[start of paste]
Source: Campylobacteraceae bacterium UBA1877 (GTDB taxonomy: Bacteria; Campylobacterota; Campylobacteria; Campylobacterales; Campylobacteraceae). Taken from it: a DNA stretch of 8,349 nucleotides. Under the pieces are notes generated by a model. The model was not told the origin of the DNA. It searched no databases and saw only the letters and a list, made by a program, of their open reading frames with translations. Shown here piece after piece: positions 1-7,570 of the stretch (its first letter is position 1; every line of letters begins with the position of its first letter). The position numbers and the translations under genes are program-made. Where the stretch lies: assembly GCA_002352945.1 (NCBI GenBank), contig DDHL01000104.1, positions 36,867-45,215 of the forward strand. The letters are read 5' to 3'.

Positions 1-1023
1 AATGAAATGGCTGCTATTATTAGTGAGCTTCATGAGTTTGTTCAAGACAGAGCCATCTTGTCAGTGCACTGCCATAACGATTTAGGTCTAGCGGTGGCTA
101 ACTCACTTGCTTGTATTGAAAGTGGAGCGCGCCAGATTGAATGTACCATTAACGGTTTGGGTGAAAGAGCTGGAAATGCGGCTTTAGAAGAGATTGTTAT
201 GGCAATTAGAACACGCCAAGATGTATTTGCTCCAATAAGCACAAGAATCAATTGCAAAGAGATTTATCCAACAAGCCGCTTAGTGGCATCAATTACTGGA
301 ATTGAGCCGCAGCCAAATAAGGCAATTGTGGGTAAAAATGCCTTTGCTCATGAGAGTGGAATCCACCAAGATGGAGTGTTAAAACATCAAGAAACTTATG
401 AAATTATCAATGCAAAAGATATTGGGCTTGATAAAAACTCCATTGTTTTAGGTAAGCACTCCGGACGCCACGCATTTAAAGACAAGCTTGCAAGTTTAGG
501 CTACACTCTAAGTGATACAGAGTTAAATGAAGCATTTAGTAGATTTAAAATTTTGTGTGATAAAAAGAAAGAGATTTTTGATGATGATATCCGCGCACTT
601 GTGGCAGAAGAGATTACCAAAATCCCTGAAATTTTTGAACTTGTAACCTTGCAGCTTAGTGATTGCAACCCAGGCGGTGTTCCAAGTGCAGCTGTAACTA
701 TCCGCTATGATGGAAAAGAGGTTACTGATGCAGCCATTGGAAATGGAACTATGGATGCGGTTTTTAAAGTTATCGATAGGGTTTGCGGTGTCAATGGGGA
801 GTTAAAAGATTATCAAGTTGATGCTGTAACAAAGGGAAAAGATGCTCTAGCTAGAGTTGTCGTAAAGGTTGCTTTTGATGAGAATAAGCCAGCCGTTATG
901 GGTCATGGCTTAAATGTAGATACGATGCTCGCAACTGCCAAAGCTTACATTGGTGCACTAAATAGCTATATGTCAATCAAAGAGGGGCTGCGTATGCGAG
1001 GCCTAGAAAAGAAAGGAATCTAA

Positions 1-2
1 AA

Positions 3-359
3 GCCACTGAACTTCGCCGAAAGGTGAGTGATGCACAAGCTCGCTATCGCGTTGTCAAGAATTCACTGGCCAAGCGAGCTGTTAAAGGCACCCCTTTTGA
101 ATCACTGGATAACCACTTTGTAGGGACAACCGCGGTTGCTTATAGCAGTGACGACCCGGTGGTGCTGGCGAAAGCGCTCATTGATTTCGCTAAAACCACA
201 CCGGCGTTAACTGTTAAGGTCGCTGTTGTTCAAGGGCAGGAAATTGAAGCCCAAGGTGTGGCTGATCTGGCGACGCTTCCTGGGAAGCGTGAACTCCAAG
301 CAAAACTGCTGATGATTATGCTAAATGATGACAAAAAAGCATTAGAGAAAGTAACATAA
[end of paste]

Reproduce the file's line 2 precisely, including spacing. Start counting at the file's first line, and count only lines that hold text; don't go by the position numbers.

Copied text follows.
Positions 1-1023